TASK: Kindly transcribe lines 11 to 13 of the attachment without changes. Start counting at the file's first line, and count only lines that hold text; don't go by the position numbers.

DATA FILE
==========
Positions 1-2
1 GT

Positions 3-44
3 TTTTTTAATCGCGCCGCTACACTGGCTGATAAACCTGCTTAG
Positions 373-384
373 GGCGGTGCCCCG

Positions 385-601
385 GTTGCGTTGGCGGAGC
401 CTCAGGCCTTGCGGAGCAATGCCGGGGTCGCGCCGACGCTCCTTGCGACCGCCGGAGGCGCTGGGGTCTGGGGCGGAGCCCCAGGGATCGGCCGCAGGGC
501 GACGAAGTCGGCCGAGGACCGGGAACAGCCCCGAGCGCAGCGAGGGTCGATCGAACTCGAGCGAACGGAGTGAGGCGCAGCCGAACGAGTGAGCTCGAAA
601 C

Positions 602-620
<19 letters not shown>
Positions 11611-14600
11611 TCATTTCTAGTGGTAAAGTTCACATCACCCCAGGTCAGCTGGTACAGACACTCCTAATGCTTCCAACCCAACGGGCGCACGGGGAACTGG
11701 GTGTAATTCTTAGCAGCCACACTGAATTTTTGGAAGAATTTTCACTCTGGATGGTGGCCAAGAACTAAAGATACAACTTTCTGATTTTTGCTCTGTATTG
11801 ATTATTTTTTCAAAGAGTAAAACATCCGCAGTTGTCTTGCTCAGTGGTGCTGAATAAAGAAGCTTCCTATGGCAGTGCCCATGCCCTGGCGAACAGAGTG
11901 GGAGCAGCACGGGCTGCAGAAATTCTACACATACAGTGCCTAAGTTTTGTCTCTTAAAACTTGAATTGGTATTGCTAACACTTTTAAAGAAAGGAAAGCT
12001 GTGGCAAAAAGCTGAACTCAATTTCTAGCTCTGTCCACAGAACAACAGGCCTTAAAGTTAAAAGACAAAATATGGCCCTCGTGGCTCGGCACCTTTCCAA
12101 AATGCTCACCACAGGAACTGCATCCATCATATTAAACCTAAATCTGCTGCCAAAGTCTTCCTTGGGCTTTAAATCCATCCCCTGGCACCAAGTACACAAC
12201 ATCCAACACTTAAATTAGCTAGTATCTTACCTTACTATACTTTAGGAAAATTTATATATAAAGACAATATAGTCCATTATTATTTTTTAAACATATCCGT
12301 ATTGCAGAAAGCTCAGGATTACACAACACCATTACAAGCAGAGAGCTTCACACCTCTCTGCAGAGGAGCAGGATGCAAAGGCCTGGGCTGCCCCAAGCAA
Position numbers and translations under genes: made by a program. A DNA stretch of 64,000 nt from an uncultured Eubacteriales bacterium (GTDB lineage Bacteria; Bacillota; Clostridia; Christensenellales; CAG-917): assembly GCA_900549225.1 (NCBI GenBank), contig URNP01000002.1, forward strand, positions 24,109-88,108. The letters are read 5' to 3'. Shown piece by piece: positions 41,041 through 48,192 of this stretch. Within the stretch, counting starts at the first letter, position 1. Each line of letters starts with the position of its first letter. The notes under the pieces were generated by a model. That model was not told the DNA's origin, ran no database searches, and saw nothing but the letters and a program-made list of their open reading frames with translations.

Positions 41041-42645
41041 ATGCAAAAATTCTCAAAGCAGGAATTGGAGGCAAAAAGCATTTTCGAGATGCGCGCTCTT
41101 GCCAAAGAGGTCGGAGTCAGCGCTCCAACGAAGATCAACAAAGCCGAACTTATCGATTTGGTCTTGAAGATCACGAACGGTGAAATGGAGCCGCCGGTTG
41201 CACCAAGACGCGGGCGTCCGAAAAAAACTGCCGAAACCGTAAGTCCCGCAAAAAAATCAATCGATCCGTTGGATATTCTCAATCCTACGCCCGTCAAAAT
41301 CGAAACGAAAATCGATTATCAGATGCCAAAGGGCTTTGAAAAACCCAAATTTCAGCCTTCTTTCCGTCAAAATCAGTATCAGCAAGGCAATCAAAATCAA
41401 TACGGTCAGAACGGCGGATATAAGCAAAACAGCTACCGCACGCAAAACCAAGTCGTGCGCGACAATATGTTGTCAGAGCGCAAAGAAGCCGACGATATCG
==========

601 C

Positions 602-620
<19 letters not shown>